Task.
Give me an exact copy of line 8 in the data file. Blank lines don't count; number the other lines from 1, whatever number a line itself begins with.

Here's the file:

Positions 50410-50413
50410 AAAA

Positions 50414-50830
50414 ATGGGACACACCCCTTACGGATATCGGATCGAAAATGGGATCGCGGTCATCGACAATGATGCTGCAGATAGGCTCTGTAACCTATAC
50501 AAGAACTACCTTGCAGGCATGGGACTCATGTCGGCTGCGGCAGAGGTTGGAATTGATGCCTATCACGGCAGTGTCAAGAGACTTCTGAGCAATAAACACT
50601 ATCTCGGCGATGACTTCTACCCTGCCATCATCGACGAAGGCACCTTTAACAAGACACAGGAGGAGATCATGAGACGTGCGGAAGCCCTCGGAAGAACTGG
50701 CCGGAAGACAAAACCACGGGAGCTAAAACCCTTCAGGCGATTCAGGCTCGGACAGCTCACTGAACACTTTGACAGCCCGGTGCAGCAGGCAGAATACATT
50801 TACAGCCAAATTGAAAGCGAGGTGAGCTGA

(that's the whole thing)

50801 TACAGCCAAATTGAAAGCGAGGTGAGCTGA